In the Gospel there are two stories about storms on the Sea of Galilee. The Lord in the first one has remained on the shore; in the second one He is together with the disciples. A storm comes down upon the sea, the apostles fight for their lives. Their strength, their skill avails nothing. They see the moment when they will die, and at that moment, in one of the stories, Christ appears walking on the sea. They shout for fear because they think He is a ghost. God is the Lord of Peace, the Lord of harmony, He cannot be at the heart of this storm, it cannot be Him. They cry for fear and the Lord says to them “Fear not, it is I.”
Isn’t that the situation in which many Christians find themselves in the tragedies that befall them in their family life, in their private and personal circumstances? God cannot be there because there is a storm. If He was there, there would be no storm. We forget that the Lord is as much the Lord of the storm as He is the Lord of serenity, stillness and peace. When Christ had spoken these words “Fear not, it is I”, Peter wanted to go and join Him, and as long as he had no other desire than to be with His Lord, he could weather the storms, walk on the seas, stand against the pressure of the winds. When he remembered that he was in danger, that the storm was raging, that he had lost even the frail protection of this nutshell of a tiny vessel, then he began to drown.
Now what was their mutual position? The apostles were fighting for their lives, edging out of the storm, trying to find refuge on the shore outside the storm, away from the sea in security, but Christ was at the very heart of the storm. He was at a point where all the violence of the storm met. He did not try to escape the storm, to regain the shore, He rode the storm.
In the other story we find the Lord asleep in the boat. The disciples fight for life, death is around them, conquering their strength, conquering their hope, breaking down their faith, distressing them to a point of despair. And Christ, the Gospel says, is asleep with His head on a cushion to add insult to injury. They are dying and He sleeps in comfort. Isn’t that what we say all the time about our God? We are dying, we are in the throes of death, of fear, of danger, of illness, of strife and so on, and where is our God? — comfortably established in His heaven, out of reach, safe, asleep with His head on a cushion. And the disciples turn on Him. They do not come up to Him and say “Lord, we have just experienced your power to perform miracles, we trust you, we believe in you. Say just a word and everything will be alright.” They call Him out of sleep with words — that are harsh. The Greek text is harsher than the English rendering. It amounts practically to saying “For all you care, we will be dead in a minute.” Isn’t that what we say all the time to God? Where are you? If you can do nothing, at least give us a sign of sharing with us in our despair.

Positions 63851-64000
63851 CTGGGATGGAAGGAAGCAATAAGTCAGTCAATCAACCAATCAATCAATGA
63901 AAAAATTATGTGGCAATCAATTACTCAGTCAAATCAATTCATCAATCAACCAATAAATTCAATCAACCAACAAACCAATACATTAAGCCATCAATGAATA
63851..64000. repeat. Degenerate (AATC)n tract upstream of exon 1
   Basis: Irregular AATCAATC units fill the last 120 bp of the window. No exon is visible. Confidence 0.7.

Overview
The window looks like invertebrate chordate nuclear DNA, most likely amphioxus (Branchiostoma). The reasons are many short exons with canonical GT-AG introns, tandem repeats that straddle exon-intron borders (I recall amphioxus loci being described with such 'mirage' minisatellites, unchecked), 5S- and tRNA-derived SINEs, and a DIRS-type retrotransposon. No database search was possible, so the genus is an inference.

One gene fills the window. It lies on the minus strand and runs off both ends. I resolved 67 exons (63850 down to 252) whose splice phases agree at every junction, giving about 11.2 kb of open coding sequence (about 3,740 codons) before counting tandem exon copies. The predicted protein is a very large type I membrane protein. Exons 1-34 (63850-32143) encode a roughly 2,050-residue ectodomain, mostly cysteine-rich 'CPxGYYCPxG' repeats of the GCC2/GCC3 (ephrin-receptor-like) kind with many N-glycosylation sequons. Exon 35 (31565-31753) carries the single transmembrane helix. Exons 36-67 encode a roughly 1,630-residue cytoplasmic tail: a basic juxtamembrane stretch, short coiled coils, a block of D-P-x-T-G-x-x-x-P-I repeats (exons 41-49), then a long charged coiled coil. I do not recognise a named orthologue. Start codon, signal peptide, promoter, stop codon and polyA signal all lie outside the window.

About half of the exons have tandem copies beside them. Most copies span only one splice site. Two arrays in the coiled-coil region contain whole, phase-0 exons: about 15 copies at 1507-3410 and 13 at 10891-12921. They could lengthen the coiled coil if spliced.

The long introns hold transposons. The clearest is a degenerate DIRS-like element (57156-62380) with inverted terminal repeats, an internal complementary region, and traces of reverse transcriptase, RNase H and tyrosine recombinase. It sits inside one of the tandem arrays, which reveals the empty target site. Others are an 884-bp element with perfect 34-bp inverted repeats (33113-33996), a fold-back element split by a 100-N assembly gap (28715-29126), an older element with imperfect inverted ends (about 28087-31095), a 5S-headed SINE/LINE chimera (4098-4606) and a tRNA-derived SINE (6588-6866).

Now we must redeem our God from this attitude — we must turn to Him knowing that He is involved, He is committed more than we are. Because we, like the disciples, edge towards the shore, trying to escape into the stillness or a little haven — He stands right in the middle of it, facing it and at times projecting upon it, as in the Gospel story, His own serenity, His own stillness and peace and commanding the storm to be still and the winds to obey.